GOD WILL UNDERSTAND: Actor Tony Cetera on Performing in Japan

Tony Cetera in May 2020. Photo © Brett Homenick.

Pennsylvanian Tony Cetera (born on November 9, 1938) came to Japan in the early 1960s to sell American life insurance and American mutual funds to G.I.s on military bases, and before long found himself in demand as an actor in Japanese productions.

Mr. Cetera appears as New Guinea researcher Dr. Wilson (who says the line, “God will understand,” to Tetsuro Tamba’s Dr. Nishiyama) in Prophecies of Nostradamus (a.k.a. The Last Days of Planet Earth, 1974), Abdul Jadot in the Sonny Chiba actioner The Street Fighter (1974), Rico in The Executioner Ⅱ: Karate Inferno (1974), Professor Jimmy Douglas in episode 13 of the Submersion of Japan TV series (1974-75), Scott in episode 8 of the Super Sentai series Himitsu Sentai Goranger (1975-77), and Professor Lou Douglas in Sister Street Fighter: Fifth Level Fist (1976), among many other credits.

These days, on top of being a volunteer for the homeless, Mr. Cetera is the husband of his wife of more than 40 years, Kayoi, father of three daughters and one son, and grandfather to a seven-year-old girl. In May 2020, Mr. Cetera answered Brett Homenick’s questions about his lengthy acting career.

Brett Homenick: Let’s start at the beginning. Could you tell me, just for the record, where were you born and when were you born?

Tony Cetera: That’s a good question. Someone said Poland/Czechoslovakia area, where Poland touches Czechoslovakia. 1938 — some people say 1928 — November 9. Some documents at that time — I don’t know — said 1928, but now the American passport says 1938.

BH: So you were born in Czechoslovakia?

TC: I really don’t know. Some records say America, Philadelphia. Some say Czechoslovakia/Poland. It gets confusing.

BH: But your parents were from there?

TC: Somewhere that area, yeah. Polish/Czech, yes. Because my name is C-E-T-E-R-A. That’s a Czechoslovakian name — Cetera. The name of the Czechoslovakian news agency is Ceteka. I’m Cetera — one letter different, you see.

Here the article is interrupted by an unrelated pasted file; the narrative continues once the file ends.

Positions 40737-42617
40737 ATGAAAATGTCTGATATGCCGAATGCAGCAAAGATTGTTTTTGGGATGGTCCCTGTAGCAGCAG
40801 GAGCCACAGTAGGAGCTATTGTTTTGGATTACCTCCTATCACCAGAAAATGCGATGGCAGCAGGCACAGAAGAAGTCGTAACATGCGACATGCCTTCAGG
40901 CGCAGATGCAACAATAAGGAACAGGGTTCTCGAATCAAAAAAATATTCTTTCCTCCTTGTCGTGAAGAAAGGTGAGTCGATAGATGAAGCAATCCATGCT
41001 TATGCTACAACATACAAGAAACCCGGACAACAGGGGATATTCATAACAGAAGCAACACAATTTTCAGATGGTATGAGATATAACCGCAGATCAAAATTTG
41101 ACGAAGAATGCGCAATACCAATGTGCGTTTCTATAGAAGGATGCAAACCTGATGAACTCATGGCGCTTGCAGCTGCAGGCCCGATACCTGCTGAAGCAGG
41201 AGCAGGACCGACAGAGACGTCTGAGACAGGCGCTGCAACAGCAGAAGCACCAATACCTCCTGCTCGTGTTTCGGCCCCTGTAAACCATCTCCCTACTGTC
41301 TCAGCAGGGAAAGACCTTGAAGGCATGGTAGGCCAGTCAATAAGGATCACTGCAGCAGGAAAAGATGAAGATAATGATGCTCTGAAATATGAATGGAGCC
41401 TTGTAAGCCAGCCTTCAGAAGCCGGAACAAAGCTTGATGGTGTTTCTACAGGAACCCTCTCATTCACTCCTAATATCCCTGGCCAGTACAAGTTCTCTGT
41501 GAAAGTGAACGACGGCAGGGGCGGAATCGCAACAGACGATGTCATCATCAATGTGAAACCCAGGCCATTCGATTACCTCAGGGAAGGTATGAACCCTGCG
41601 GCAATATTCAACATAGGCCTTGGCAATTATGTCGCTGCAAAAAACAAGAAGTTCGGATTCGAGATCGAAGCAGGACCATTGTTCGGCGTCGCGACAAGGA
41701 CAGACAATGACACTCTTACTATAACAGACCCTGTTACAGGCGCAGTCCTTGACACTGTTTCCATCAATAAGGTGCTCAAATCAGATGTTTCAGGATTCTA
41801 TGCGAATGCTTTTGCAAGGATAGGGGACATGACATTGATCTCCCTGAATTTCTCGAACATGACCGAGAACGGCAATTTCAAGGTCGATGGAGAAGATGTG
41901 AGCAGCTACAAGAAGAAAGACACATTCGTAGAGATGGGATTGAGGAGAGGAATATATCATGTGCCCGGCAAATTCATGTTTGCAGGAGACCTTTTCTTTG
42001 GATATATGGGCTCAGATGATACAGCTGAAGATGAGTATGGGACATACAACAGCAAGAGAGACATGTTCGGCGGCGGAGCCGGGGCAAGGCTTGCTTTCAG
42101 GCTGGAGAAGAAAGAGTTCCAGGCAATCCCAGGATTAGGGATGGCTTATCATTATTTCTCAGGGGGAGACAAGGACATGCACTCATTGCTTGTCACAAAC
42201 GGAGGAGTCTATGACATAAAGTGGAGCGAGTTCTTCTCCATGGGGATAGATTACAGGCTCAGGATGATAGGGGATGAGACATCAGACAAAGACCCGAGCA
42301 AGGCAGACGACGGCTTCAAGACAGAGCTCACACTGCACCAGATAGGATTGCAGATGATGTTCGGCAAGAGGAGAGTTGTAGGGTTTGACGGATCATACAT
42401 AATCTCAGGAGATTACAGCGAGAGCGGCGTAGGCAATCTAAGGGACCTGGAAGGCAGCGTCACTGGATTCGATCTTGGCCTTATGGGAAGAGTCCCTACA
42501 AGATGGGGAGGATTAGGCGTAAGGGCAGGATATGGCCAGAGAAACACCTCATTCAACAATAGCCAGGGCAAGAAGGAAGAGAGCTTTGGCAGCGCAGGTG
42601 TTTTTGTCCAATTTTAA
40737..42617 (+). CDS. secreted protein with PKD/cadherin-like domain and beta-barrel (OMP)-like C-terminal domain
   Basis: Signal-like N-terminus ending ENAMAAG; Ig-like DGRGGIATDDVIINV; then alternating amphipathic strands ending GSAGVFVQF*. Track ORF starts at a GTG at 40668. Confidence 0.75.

BH: So tell me about growing up. Where did you grow up?

TC: Philadelphia, Roxborough. We had a small home in Roxborough, then we moved to a bigger home in Roxborough. I went to Roman Catholic High School. I was teased in school because I was a little bit thin. So I met one man, and I looked. He had big muscles. So I decided to train. I started training, and after two years, the people who used to tease me respected me.

BH: So exercising, weightlifting was one of your hobbies at that time.

TC: Yes, and I joined the Army Reserve, doing weightlifting in the Army. I joined the Army Reserve for six months, but [during the] Berlin Crisis time, I told the military, “I want to serve my country.” They said, “Then you sign up another six months.” So I signed up for another six months and two weeks. So I served active duty one year and two weeks. So I performed my duty for my country. But so many Americans went to the Vietnam War, Korean War, and they’re in heaven now. They didn’t come back. They really tried hard for our country.

BH: Going back to when you were young and in Philadelphia, did you have other hobbies? What else did you like to do?

TC: Collecting coins. I had a hobby, collecting coins. I collected many coins. I still have them now, as a matter of fact. Silver dollars, I collected, in mint condition — usually in a case. I still have them, and they’re worth a lot of money compared to before — 10, 20, 30 times more.